Photography by Ryan Quintal. https://unsplash.com/@ryanquintal

Though I’m extremely late to the party, I’ve recently been absolutely enthralled by the incredible Lin-Manuel Miranda musical, Hamilton. Even though every number is pretty flawless from beginning to end, the piece that sank its hooks into my mind the deepest was the final number — particularly the first few lyrical lines of that piece as sung by the character of George Washington:

Let me tell you what I wish I’d known when I was young and dreamed of glory — you have no control who lives, who dies, who tells your story.

I’m not…


Photography by Christopter Ott — https://unsplash.com/@notso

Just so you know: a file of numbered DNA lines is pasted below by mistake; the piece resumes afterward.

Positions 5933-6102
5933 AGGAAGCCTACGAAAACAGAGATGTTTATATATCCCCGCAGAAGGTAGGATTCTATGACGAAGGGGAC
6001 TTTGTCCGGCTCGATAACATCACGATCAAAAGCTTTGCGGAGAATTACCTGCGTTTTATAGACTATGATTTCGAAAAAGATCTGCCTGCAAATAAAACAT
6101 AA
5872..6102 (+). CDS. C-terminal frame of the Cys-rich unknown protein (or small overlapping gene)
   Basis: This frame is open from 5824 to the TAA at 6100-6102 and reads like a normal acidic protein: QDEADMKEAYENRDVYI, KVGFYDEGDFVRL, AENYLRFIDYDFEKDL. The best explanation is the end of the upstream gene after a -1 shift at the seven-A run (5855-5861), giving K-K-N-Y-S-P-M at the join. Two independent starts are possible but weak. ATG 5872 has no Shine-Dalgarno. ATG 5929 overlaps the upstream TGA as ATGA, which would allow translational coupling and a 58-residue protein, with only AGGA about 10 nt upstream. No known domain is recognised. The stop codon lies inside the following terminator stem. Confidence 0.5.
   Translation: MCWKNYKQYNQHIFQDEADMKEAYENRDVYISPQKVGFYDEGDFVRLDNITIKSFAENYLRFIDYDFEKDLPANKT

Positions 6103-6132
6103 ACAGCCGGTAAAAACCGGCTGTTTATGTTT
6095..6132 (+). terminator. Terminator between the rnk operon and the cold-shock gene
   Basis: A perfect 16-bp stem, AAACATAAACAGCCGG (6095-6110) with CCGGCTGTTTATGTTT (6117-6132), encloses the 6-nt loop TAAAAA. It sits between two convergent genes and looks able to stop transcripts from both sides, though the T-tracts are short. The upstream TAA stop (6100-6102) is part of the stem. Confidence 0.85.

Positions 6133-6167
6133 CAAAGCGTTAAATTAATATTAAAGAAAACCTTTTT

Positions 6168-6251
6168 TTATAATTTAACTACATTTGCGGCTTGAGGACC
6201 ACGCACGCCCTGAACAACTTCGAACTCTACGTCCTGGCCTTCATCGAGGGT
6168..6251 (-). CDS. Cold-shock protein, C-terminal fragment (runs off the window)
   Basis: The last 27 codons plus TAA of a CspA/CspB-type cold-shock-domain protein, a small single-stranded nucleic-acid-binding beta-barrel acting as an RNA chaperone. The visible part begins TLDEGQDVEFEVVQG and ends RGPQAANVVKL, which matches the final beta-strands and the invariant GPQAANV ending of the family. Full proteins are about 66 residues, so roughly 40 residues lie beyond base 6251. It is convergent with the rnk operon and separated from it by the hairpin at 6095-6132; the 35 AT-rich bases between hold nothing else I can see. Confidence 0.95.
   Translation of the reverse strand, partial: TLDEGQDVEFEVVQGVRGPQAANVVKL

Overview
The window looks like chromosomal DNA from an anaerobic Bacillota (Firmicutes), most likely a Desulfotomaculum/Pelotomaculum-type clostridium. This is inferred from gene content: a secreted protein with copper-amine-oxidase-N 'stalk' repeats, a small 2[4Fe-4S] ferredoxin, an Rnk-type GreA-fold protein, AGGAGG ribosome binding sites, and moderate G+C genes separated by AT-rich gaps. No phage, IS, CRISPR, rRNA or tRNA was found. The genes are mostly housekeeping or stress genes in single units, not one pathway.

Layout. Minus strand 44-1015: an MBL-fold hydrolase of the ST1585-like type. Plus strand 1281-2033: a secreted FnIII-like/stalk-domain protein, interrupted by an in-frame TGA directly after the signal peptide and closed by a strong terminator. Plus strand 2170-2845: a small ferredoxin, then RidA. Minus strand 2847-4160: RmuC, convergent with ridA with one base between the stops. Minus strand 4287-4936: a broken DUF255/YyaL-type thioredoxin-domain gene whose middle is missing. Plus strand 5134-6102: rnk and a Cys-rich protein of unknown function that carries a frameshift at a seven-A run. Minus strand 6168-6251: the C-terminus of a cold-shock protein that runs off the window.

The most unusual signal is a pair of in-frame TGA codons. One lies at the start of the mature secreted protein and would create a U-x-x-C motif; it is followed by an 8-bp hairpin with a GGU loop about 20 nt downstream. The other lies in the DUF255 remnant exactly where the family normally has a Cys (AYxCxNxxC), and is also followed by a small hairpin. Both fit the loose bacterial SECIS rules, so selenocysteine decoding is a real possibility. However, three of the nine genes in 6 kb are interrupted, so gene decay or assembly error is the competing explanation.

My jar ain’t big enough.

There’s a classic story told by Stephen Covey in his book First Things First entitled “The Big Rocks of Life.” In this story, a person speaking to a class of business students uses a gallon-sized jar to symbolize their schedule. He also uses various items to represent time on their calendar.

  • He first placed several fist-sized rocks in the jar till they reached the lip. He asked the class if the jar was full, to which they said yes.
  • He then dumped in as much gravel as he could into the jar, shaking the jar…

Quick disclaimer: There is a significant difference between sporadic spells of anxiety and a chronic anxiety disorder. This piece is meant more to aid with periodic anxious spells rather than treating any condition, which should be addressed by a mental health professional.

Two emotions. Endless misinterpretations.